Asteroids Colliding in Space: What This Can Mean for Us?
We’ve all heard the mutterings of space analysts in regard to the threats that asteroids pose for us on Earth. But how likely is it that an asteroid could do damage on our home planet?
In order to understand this, we have to have a basic idea of what asteroids are and how often they come dangerously close to Earth. The truth is that the world of asteroids is more complex than most people understand.
What is an Asteroid?
An asteroid refers to any rocky body that orbits our sun. Asteroids can be the size of dust particles or several hundred miles long. Essentially, they’re minor planets, and in terms of their makeup, they’re quite similar to comets. They’re believed to be the remains of would-be full planets that have collided long ago and remain in orbit permanently. There are literally millions of asteroids in our solar system, and for the most-part, they’re harmless, and also carefully monitored by NASA specialists.
Today, asteroids are able to be detected using highly advanced photographic technology specially created by NASA for this purpose. The majority of asteroids exist between Mars and Jupiter, with a few crossing over into our orbit from time to time.
Are All Asteroids Dangerous?
No, not all asteroids are dangerous. Most remain in their orbits and don’t come into contact with Earth, or any other planets or space bodies for that matter. In order for an asteroid to be dangerous to us, it must enter Earth’s orbit and collide with us, or collide with another asteroid very close to our planet. And, an asteroid must be at least one quarter of a mile in diameter in order to have a significant impact on life here.
Many asteroids have collided into our planet throughout the billions of years that we’ve been here. Specialists have determined that asteroids have collided into our planet once every few thousand years.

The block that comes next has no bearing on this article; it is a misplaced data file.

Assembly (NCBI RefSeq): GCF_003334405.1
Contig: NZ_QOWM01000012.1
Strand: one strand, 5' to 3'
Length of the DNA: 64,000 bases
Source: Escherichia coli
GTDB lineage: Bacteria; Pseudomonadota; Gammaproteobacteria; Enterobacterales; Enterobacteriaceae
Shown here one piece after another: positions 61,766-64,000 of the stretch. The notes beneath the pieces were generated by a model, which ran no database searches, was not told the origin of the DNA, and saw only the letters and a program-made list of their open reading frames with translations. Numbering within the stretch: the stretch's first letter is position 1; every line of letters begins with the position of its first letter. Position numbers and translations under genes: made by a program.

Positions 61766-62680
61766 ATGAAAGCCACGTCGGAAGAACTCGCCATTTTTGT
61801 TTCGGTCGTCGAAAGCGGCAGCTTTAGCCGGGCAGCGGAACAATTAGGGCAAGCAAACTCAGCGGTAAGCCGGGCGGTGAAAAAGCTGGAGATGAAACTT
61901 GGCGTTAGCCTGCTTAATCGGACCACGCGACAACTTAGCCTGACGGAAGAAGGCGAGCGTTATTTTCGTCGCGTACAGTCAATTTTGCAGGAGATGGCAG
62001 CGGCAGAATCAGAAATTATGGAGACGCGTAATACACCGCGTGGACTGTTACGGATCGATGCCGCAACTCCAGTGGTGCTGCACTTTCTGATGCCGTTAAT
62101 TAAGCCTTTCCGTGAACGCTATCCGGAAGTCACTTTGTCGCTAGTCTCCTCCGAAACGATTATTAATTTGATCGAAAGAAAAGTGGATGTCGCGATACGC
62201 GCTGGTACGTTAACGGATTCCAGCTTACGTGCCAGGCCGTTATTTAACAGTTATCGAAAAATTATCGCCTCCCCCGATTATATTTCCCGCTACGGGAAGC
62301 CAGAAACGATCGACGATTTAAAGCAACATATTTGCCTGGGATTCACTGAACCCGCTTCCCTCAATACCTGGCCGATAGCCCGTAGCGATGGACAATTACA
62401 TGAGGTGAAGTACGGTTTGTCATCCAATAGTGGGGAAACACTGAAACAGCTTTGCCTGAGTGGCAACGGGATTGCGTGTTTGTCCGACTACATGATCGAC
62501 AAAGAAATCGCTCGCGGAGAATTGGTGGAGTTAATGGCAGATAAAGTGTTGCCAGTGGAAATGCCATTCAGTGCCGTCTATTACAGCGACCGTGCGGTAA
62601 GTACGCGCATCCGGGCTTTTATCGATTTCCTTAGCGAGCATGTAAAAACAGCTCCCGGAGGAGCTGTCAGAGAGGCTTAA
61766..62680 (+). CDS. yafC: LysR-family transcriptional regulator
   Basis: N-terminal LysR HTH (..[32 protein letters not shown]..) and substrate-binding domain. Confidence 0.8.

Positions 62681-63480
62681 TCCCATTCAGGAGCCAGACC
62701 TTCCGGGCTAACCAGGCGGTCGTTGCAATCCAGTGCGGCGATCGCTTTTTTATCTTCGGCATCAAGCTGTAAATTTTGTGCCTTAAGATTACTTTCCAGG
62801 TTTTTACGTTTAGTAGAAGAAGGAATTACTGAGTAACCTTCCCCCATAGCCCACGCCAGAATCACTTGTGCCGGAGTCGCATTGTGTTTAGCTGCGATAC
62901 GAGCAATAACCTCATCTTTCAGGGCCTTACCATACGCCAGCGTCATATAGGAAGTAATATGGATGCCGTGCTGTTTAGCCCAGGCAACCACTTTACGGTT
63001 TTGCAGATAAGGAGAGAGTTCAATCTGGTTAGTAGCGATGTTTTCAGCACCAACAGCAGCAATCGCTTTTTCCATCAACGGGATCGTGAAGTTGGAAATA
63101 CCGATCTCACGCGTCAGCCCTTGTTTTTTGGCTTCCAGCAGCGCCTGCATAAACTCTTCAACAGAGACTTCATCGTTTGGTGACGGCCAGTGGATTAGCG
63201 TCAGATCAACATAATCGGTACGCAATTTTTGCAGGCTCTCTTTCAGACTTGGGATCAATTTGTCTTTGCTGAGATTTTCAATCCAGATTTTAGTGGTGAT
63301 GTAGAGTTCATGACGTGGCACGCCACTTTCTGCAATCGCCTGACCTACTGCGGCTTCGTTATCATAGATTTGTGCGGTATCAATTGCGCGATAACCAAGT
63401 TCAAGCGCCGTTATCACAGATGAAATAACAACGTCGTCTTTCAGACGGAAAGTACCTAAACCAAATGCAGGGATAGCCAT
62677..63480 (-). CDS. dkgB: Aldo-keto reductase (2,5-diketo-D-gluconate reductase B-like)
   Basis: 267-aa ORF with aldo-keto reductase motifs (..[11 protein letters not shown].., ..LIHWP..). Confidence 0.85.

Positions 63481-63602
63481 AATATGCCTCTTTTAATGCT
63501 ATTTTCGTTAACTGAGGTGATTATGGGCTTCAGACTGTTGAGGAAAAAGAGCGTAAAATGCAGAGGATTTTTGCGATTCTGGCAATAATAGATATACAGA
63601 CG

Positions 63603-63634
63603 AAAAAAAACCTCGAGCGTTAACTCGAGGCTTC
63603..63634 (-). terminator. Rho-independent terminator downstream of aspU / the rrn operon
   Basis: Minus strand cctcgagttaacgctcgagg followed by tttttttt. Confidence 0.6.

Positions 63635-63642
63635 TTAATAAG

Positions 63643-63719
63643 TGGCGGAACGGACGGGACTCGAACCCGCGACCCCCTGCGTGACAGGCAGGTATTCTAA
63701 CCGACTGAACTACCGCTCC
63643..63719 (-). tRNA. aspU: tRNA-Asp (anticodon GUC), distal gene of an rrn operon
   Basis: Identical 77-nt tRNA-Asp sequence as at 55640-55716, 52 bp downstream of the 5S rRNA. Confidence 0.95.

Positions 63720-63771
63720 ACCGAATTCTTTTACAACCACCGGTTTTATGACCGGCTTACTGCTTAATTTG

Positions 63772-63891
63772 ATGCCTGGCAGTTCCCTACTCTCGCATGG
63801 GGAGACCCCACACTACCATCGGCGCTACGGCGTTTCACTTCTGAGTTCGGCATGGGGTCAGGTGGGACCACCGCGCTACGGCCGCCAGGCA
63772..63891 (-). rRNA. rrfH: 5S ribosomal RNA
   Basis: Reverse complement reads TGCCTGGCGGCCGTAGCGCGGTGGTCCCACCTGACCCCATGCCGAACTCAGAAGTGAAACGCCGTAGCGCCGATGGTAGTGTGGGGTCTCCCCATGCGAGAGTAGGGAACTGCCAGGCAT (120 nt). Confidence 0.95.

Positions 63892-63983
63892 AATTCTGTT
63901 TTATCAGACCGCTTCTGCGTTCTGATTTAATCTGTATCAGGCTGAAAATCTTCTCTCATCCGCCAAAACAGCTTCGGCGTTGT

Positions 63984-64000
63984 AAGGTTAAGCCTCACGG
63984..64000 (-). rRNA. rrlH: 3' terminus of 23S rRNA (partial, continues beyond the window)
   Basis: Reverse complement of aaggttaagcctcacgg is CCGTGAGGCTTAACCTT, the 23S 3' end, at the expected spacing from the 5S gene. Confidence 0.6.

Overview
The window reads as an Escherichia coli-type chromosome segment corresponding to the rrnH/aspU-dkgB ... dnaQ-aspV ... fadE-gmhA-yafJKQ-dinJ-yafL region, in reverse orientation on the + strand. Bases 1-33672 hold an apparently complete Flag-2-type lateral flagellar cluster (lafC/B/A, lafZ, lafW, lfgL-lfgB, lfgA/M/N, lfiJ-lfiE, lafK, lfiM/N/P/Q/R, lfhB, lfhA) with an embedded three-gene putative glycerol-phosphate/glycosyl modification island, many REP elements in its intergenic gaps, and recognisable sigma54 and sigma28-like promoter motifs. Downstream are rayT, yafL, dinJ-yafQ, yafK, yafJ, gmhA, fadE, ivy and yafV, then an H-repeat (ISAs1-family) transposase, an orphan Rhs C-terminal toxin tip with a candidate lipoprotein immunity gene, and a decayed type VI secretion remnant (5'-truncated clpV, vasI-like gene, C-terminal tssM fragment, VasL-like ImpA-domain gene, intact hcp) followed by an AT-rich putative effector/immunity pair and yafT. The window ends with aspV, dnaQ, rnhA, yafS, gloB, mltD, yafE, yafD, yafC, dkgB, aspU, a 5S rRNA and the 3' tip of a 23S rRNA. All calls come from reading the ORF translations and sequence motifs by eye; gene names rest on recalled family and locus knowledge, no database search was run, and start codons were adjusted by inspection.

If a significantly large asteroid were to crash into our planet, it would have several devastating impacts. For one thing, the dust produced by the collision could permanently damage our agricultural system. Additionally, large asteroids can trigger tsunamis that are capable of wiping out entire cities, or even countries, depending on the size of the asteroid.
Do Asteroids Ever Collide with Each Other in Space?
Asteroids do, in fact, collide with each other in space. In fact, researchers believe that some billion years ago, asteroid collisions were far more common. When asteroids collide, debris is produced, and it’s the debris that could be potentially dangerous to us. However, the risk of debris resulting from an asteroid collision having devastating effects felt here on Earth is extremely low.
Can NASA Stop an Asteroid from Impacting Our Planet?
NASA has the tools to detect and monitor asteroids, but it’s very hard to intercept them once they’re on a collision course. Currently, there are four major asteroids that are monitored by NASA due to their close proximity to our planet, and they follow similar orbits around the sun as we do. They vary in size, and they will each come into extremely close proximity to us within the next decade.
Thanks to modern space technology, NASA is able to gather more data on specific asteroids than ever before. This allows them to make far more accurate predictions regarding when they will be closest to Earth. Still, due to the nature of these space bodies, there are many that are undetected and will remain that way until they come closer into our orbit.
NASA Technology Against Asteroids
Asteroids are quite scary, but the good news is that a collision event that would impact our planet is very rare. And, now that NASA has evolved their technology, predicting these potential events is easier than ever before.